2. Selection in general still needs a lot of work. It seems that the Node Transform tool itself was added in reaction to shortcomings of the Node Tool. This application now has three primary selection tools, whereas most programs like it have the Adobe-esque two, which FreeHand's functionality always surpassed with but one. Too much "hard switching" between tools (as opposed to using momentary modifiers). I do appreciate the Node Transform Tool's novel ability to uniformly scale as it rotates (which can be overridden by a momentary modifier keypress) in order to snap to existing artwork. But I don't know why the functionality of the Node Transform tool couldn't or shouldn't be integrated with the Node Tool. As AK21 mentioned, the Node Transform Tool cannot perform its transforms on a sub-selection of nodes. Much of it seems to be in strained effort to doggedly cling to what I consider the kind of over-the-top obtrusive insistence on bounding box handles for transformations. I know this is part and parcel of Affinity Designer's ability to remember each path's original orientation, which is a valuable capability that many programs (including Illustrator) do not have. But this has long been better implemented in Deneba Canvas (one of the still-surviving venerable Big Four competitors from the 80s). Many Affinity users have complained about the inability to permanently reset the bounding box to the current orientation (which can be done in Illustrator). This is a real stumbling block when working in Affinity. But in Canvas, you can switch between a selection's "transformed" and "untransformed" values at will, with the corresponding bounding box appearing. A small step in the right direction which would yield disproportionally large improvement would be simply for all nodes of the selected path to not automatically become unselected when merely switching from the Selection Tool to the Node tool. Another behavior that should be standard fare is that deleting an open path's endnode should result in the adjacent node's being selected. It's a very useful thing to be able to "back up" a path from the last-placed node just by tapping Delete. Also related to all this is the problem with drawing "lines" (single-segment straight paths) with the Pen's Line Mode. It's hard to think of anything more basic to drawing (even before drawing with software) than drawing a measured line. But with Affinity's Pen set to Line Mode, only dragging out a horizontal or vertical "line" will result in its "dimensions" corresponding to its length, because of that infernal insistence upon referencing everything to the obtrusive bounding boxes. Using the Pen in Line Mode, drag out a diagonal line, and all you'll get is its bounding box dimensions. One can put the bounding box dimensions to use, for example for calculations based on sine and cosine. But it is far more commonly useful to intuitively draw the path at its desired angle in the first place, and immediately know its actual length. And angle. So I hope none of this is taken as derailing a specific request. I'm just saying that all these things are closely related to devising a truly elegant path selection and manipulation interface, and I suspect the devs still consider it a work-in-progress. For example, I seem to recall a mention somewhere of enabling the Node Transform tool to manipulate sub-selections something still to be worked on. JET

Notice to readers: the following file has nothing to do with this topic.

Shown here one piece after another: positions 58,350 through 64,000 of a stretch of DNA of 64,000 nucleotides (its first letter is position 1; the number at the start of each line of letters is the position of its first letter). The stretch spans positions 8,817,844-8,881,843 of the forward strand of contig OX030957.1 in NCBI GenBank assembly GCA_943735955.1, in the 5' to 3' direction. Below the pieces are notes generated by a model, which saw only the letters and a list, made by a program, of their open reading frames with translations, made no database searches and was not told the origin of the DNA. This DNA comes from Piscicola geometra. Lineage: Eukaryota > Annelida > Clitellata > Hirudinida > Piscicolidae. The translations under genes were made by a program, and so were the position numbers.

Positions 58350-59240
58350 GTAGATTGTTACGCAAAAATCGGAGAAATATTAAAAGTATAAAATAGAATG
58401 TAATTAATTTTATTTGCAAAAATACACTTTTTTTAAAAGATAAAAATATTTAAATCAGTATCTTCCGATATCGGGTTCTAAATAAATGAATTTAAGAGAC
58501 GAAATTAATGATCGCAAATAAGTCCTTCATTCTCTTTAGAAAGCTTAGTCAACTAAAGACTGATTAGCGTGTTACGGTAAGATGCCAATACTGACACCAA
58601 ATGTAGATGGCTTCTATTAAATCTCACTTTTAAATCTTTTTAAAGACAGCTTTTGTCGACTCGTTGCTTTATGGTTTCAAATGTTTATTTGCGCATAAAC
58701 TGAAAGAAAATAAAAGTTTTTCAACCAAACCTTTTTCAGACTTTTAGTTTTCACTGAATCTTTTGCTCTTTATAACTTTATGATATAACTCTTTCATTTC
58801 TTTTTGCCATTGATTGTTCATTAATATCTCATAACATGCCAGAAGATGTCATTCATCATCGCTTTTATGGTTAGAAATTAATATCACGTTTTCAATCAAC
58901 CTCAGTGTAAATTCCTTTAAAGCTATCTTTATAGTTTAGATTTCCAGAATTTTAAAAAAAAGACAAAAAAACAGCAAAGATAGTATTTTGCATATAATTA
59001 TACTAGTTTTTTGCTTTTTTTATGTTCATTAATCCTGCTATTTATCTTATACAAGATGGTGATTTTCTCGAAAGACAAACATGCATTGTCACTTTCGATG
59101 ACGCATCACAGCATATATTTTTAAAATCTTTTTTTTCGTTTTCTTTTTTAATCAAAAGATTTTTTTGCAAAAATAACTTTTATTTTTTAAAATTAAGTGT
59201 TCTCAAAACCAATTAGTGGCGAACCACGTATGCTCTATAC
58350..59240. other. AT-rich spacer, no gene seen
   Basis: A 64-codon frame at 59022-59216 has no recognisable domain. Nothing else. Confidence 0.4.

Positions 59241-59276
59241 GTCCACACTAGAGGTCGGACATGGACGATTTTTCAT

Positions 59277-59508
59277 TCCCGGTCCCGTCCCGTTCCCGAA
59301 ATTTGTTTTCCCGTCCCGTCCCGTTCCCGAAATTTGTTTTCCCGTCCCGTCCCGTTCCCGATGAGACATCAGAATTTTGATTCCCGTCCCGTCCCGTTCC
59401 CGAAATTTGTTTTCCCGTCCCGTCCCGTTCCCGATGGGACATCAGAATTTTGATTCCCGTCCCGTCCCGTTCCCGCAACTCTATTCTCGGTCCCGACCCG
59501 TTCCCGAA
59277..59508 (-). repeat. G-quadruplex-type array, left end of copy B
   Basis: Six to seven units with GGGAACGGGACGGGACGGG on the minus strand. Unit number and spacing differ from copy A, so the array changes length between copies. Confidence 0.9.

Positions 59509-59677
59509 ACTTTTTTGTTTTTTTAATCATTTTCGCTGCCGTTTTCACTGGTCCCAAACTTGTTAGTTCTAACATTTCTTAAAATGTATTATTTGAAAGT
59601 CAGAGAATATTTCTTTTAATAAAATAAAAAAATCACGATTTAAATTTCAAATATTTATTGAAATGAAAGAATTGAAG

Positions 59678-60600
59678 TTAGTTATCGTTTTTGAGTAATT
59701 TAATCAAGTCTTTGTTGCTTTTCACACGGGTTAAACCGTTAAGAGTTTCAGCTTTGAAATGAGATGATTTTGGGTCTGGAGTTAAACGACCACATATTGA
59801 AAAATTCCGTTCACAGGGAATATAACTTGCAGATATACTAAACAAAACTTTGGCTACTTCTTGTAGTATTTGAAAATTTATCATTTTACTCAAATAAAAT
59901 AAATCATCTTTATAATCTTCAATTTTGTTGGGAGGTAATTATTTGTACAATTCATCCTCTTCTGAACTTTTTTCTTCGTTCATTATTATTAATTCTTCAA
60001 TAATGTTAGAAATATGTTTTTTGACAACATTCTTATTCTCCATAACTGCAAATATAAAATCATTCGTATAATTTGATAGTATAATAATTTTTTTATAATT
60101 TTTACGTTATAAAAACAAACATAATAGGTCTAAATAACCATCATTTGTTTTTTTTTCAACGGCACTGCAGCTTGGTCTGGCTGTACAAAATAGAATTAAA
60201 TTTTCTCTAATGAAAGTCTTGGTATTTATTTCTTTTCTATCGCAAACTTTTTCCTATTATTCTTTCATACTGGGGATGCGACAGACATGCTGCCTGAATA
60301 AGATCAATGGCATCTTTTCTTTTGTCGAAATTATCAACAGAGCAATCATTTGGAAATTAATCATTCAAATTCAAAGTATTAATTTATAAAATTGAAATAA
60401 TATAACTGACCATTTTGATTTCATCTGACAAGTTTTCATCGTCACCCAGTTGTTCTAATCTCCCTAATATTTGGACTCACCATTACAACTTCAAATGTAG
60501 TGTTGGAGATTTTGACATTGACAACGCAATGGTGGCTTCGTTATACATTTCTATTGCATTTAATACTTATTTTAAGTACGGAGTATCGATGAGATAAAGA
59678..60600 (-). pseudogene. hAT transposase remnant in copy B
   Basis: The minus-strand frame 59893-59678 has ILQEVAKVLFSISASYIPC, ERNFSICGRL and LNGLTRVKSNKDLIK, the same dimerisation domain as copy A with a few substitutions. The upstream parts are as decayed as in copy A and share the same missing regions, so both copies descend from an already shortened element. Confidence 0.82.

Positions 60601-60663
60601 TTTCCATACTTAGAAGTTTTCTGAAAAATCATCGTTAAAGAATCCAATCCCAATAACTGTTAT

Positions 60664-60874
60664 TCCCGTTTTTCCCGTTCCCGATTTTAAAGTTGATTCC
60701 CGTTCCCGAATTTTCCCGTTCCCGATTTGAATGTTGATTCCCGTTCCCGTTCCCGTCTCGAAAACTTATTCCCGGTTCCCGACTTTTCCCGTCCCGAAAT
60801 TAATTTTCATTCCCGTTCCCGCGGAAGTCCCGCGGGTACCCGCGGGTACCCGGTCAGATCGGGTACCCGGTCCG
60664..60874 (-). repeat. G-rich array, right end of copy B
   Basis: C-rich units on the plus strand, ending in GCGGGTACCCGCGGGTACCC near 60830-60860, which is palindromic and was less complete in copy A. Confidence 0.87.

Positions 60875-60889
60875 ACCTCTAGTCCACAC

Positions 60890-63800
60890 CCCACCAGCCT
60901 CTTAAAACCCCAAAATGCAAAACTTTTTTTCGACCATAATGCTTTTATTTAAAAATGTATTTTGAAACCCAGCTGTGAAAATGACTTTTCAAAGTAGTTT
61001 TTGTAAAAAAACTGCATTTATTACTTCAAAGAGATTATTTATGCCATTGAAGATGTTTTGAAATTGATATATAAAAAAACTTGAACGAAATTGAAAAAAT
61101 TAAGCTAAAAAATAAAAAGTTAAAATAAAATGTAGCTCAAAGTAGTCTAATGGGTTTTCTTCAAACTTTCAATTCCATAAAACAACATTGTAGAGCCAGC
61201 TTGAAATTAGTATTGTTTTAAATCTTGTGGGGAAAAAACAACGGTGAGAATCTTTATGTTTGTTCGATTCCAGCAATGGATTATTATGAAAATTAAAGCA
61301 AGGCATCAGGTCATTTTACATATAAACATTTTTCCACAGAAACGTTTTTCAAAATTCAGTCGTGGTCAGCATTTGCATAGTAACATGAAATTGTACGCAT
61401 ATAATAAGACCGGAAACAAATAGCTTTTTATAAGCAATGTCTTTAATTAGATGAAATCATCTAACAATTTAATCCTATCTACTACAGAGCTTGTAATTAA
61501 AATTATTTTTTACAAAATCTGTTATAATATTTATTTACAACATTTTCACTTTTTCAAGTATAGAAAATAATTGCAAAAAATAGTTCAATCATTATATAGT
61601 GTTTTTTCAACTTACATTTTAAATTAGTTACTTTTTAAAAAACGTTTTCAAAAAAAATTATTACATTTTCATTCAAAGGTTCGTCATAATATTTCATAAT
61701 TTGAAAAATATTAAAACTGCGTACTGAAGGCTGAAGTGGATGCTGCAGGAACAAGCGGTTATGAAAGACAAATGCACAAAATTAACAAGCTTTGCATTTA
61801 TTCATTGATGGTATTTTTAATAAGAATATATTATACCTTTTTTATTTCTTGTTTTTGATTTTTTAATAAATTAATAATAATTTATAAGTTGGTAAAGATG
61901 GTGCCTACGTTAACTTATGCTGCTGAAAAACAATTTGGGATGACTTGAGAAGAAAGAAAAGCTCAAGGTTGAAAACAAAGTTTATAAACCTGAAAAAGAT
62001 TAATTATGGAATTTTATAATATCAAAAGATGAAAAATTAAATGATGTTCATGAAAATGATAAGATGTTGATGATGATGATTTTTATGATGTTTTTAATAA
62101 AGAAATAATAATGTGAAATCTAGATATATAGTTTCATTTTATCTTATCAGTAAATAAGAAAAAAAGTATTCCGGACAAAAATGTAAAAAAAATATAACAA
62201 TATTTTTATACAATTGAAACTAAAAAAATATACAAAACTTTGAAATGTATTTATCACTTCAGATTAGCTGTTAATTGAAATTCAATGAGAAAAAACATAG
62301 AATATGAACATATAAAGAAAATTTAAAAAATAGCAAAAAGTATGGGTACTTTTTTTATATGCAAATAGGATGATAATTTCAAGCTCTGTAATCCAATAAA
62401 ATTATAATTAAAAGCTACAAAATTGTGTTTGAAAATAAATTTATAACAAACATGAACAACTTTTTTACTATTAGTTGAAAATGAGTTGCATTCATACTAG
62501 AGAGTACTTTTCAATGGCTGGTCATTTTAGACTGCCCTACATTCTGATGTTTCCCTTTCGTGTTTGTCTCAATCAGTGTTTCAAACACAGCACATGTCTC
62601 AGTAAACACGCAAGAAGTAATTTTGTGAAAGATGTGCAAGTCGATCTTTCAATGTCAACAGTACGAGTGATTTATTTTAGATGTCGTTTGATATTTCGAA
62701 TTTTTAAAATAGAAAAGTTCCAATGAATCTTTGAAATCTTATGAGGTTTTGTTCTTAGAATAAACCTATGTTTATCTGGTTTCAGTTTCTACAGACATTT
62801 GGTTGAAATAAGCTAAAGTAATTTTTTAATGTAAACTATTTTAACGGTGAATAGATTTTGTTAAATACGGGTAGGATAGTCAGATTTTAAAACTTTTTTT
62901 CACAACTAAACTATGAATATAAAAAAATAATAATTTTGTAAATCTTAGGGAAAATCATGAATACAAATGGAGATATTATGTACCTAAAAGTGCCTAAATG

3. Thanks for this! These are the things that "keep me up at night." JET